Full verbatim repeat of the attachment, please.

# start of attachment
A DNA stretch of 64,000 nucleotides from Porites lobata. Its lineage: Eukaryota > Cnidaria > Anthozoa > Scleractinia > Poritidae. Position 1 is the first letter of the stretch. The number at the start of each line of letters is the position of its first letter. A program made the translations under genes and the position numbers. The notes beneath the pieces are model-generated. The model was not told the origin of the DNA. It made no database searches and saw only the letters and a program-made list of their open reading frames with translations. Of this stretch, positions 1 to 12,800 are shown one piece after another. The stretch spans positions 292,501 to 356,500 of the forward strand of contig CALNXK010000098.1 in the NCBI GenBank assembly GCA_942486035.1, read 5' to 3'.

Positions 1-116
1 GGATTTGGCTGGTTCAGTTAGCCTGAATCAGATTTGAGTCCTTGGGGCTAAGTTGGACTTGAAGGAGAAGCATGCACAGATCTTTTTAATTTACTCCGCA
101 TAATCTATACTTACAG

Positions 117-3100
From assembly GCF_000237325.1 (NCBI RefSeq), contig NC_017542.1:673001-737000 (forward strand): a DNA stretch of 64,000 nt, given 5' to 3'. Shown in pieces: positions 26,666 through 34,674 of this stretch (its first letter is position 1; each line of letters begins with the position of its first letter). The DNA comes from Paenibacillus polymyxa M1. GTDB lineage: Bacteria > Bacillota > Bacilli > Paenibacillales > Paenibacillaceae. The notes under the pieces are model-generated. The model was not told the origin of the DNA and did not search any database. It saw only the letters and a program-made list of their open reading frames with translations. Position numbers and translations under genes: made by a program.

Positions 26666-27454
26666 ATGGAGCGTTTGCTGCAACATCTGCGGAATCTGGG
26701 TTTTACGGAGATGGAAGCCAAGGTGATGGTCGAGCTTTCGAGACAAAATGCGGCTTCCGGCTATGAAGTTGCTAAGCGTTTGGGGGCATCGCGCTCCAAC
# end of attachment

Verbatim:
A DNA stretch of 64,000 nucleotides from Porites lobata. Its lineage: Eukaryota > Cnidaria > Anthozoa > Scleractinia > Poritidae. Position 1 is the first letter of the stretch. The number at the start of each line of letters is the position of its first letter. A program made the translations under genes and the position numbers. The notes beneath the pieces are model-generated. The model was not told the origin of the DNA. It made no database searches and saw only the letters and a program-made list of their open reading frames with translations. Of this stretch, positions 1 to 12,800 are shown one piece after another. The stretch spans positions 292,501 to 356,500 of the forward strand of contig CALNXK010000098.1 in the NCBI GenBank assembly GCA_942486035.1, read 5' to 3'.

Positions 1-116
1 GGATTTGGCTGGTTCAGTTAGCCTGAATCAGATTTGAGTCCTTGGGGCTAAGTTGGACTTGAAGGAGAAGCATGCACAGATCTTTTTAATTTACTCCGCA
101 TAATCTATACTTACAG

Positions 117-3100
From assembly GCF_000237325.1 (NCBI RefSeq), contig NC_017542.1:673001-737000 (forward strand): a DNA stretch of 64,000 nt, given 5' to 3'. Shown in pieces: positions 26,666 through 34,674 of this stretch (its first letter is position 1; each line of letters begins with the position of its first letter). The DNA comes from Paenibacillus polymyxa M1. GTDB lineage: Bacteria > Bacillota > Bacilli > Paenibacillales > Paenibacillaceae. The notes under the pieces are model-generated. The model was not told the origin of the DNA and did not search any database. It saw only the letters and a program-made list of their open reading frames with translations. Position numbers and translations under genes: made by a program.

Positions 26666-27454
26666 ATGGAGCGTTTGCTGCAACATCTGCGGAATCTGGG
26701 TTTTACGGAGATGGAAGCCAAGGTGATGGTCGAGCTTTCGAGACAAAATGCGGCTTCCGGCTATGAAGTTGCTAAGCGTTTGGGGGCATCGCGCTCCAAC